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The Influence of Sex of Child on Parental Reactions to Toddler Children
Beverly I. Fagot
Vol. 49, No. 2 (Jun., 1978), pp. 459-465
Stable URL: http://www.jstor.org/stable/1128711
Page Count: 7
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Toddler children and their parents were observed in their homes using an observation checklist of 46 child behaviors and 19 reactions by parents. The parent behaviors were categorized as positive, negative, or neutral, and parental reactions to specific child behaviors were examined to determine if the sex of the child or the actual behavior influenced the type of parental reaction. It was found that parents reacted significantly more favorably to the child when the child was engaged in a same-sex-preferred behavior and were more likely to give negative responses to cross-sex-preferred behaviors. Parents gave girls more negative responses when engaged in active, large motor activities. They gave girls more positive responses when they engaged in adult-oriented, dependent behavior. No difference in parental reaction toward boys and girls was present for aggressive behavior. Parents' self-report data and the observation of parents reactions did not correlate highly.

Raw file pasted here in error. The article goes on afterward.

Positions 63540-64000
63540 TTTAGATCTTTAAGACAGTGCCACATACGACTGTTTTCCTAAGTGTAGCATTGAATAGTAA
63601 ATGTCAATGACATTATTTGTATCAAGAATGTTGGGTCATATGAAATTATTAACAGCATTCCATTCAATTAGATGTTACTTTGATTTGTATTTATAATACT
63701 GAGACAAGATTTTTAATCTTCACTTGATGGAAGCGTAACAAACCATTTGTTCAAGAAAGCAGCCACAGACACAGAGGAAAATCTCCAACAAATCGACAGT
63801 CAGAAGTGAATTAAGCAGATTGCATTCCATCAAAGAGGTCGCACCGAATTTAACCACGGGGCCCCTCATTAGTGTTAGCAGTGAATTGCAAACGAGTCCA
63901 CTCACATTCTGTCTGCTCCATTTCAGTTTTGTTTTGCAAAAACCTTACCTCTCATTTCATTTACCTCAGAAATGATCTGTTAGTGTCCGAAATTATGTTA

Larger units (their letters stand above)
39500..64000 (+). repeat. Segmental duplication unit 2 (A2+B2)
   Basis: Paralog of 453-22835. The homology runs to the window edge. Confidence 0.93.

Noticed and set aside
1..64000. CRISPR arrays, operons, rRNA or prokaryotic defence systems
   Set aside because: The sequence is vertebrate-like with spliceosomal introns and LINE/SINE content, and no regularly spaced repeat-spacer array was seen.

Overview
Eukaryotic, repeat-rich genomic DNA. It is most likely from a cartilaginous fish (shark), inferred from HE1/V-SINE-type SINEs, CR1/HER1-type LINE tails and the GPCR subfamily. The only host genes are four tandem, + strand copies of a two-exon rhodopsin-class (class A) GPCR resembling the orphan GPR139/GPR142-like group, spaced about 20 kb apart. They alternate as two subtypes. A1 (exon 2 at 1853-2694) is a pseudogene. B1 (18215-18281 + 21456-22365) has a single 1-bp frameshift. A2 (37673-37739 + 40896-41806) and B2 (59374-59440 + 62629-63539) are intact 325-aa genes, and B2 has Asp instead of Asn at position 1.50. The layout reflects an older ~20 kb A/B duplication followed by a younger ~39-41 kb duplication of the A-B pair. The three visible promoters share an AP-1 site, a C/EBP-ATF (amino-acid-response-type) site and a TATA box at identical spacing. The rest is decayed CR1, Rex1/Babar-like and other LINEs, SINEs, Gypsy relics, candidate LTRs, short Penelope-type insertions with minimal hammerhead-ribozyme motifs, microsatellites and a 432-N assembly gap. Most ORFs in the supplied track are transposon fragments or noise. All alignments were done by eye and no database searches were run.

Child Development © 1978 Society for Research in Child Development